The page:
Seefin Passage Tomb, Wicklow

This page is a duplicate of a previous post on Seefin.

In County Wicklow close to the Dublin border lies Seefin Passage Tomb.

Seefin Passage Tomb, Passage

At one time it was little known and seldom visited but with the rise in outdoor activities and Hill walking it has seen a lot more visitors over recent decades.

Seefin is in a class of archaeological monuments known as Passage Tombs, its better know relations being Newgrange in Meath and Loughcrew.

Seefin Passage Tomb, Cairn

Seefin Passage Tomb can only be accessed by walking cross country and uphill for about 20 minutes and it isn't on any tourist trail. 
Hiking boots are recommended.

Seefin Passage Tomb, Cairn

Unlike Newgrange, Knowth and Dowth, Seefin lacks detailed intricate Rock Art however its location, and weather permitting, views across the countryside from its mountaintop location more than make up for this. 

It is stated in several places that there are small amounts of Rock Art here however I haven't seen it myself so perhaps I just need to look closer.

Seefin Passage Tomb, Cairn

On the hilltop next to Seefin is Seefingan which also has a large Passage Tomb on it but it has never been excavated or breached so its secrets still lie buried within it until such time as archaeologists investigate it.

Seefin Passage Tomb, Chambers

Irelands Neolithic period 
(stone age) 
is generally given as 4500 to 2500 B.C. so Seefin is at least 4500 years old and perhaps older with 6500 years ago being taken as the start of Ireland's Neolithic era.

To enter the Passage tomb at Seefin you can either crawl through the passage itself or drop down through the hole in the damaged roof. 
Normally I would advise against climbing onto the tomb cairns however the roof at Seefin has been opened up to the elements.

Seefin Passage Tomb, Cairn

The passage leads to the inner chamber which has five side chambers, some damaged. There were never valuables in Passage tombs during Neolithic times.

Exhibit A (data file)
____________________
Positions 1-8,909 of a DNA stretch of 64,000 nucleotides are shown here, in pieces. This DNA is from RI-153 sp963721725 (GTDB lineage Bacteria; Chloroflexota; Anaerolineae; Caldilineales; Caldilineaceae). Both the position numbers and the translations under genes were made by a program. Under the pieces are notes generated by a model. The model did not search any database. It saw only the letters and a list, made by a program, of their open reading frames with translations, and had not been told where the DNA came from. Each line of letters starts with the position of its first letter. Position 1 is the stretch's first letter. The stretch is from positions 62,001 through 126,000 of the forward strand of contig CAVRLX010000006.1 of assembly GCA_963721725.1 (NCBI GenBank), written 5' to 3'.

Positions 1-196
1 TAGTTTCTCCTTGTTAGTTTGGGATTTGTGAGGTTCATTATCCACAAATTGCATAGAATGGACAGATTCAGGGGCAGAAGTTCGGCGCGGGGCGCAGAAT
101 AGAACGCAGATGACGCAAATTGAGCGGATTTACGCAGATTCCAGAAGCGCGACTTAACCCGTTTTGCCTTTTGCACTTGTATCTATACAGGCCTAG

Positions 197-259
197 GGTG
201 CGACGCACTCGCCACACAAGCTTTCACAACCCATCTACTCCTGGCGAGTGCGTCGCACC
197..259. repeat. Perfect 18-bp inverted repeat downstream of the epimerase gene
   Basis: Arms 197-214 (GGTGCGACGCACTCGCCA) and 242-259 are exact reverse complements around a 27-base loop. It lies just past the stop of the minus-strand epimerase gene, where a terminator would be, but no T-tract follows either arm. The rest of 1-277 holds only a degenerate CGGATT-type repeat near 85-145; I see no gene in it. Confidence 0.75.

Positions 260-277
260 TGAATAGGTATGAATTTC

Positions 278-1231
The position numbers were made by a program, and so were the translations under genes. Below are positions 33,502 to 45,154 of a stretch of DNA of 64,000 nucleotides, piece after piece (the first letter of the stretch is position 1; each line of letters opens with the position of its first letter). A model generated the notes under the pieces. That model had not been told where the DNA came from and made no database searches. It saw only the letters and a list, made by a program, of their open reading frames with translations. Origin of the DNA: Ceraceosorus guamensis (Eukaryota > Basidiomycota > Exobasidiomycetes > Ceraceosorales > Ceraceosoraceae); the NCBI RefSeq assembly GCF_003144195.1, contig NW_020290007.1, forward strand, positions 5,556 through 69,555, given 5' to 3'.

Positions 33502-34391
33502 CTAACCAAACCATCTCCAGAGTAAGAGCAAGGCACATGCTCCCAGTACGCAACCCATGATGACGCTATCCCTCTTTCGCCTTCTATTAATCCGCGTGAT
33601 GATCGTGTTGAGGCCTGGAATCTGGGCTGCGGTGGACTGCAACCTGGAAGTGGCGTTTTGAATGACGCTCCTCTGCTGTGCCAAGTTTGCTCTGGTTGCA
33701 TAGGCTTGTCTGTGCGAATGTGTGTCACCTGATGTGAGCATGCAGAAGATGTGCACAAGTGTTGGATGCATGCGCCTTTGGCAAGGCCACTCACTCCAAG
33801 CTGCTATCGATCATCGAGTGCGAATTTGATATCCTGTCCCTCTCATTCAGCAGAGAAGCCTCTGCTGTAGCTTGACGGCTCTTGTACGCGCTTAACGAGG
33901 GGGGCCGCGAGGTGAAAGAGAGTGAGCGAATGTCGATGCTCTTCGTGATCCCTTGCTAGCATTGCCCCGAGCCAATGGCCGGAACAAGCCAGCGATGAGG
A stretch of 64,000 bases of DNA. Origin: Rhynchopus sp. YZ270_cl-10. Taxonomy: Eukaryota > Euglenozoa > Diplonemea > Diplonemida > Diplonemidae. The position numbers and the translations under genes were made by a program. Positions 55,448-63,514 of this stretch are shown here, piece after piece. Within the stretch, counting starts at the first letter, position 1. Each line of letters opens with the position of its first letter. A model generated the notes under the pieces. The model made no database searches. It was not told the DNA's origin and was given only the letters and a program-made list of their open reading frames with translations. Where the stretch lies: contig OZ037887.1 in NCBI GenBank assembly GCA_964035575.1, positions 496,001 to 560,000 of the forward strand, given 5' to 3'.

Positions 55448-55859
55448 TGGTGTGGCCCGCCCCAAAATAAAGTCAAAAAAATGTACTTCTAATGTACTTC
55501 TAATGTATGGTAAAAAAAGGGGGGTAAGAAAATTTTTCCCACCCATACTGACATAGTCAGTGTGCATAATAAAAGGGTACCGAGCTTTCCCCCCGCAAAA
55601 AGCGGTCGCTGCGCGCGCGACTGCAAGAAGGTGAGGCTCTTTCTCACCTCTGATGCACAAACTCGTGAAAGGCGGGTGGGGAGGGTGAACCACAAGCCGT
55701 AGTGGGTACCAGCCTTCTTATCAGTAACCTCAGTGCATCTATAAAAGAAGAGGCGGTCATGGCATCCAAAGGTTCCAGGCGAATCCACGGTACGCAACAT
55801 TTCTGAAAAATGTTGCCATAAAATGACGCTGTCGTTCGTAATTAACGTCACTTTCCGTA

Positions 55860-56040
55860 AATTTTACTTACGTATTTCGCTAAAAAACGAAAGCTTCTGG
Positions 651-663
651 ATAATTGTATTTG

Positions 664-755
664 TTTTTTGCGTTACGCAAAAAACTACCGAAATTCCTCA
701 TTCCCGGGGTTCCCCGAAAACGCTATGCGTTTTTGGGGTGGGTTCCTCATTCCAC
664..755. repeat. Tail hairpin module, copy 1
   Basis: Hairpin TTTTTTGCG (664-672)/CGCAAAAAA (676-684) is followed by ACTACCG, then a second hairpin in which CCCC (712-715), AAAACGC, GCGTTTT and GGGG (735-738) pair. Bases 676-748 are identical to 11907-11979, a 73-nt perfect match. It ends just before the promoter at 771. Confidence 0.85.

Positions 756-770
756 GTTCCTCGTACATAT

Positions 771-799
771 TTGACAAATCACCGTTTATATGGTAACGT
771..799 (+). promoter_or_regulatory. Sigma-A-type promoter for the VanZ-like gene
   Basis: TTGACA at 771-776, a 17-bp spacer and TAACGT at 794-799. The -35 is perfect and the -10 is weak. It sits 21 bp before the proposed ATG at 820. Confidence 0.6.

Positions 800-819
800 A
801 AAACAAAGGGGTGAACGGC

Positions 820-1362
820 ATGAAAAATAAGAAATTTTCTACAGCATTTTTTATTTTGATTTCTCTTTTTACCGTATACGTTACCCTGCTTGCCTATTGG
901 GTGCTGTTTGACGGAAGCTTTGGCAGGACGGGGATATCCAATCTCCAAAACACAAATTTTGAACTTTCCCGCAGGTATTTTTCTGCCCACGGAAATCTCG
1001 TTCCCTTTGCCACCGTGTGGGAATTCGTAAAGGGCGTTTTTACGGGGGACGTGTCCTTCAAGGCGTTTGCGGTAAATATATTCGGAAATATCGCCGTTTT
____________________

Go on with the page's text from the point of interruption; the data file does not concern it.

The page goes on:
Initially only cremated human bones were buried inside them. These remains were placed onto large urns/bowls and housed in the side chambers.

Seefin Passage Tomb, Entrance

No remains were found at Seefin when it was investigated so it could have been previously raided in a misguided search for booty or loot. Perhaps the people moved out of the area and took the remains of their dead with them, we will never know for sure. 

Seefin Passage Tomb, Chamber

Early archaeological investigations of Passage Tombs were often hurried and destructive affairs as those who were excavating were usually in a hurry and hoping to find valuables, worked stones or semi precious stones perhaps carved or ground into jewellery however nothing but cremated human bones were ever buried in Passage Tombs by Neolithic peoples.

Seefin Passage Tomb, Corbelled Roof

It does seem however that later cultures reusing the Passage Tombs possibly added things into their burials as votive offerings such as beads and jewellery.

The huge flat stones used for roof corbels would have to have been picked, sorted, and carefully positioned while the many stones used to build the cairn all had to be moved by hand. 

All this was done without machinery and on the top of a mountain as well. Quite a feat of craftmanship and engineering. When they were sealed up these tombs remained perfectly dry for thousands of years.

Who were the people who built these monuments to their dead, where did they come from, and why did they put such a huge effort into building these Stone age Passage Tombs?

We can but wonder and look at them in awe..........

Coordinates here :
53°11'10.8"N 6°23'40.8"W
53.186330 - 6.394656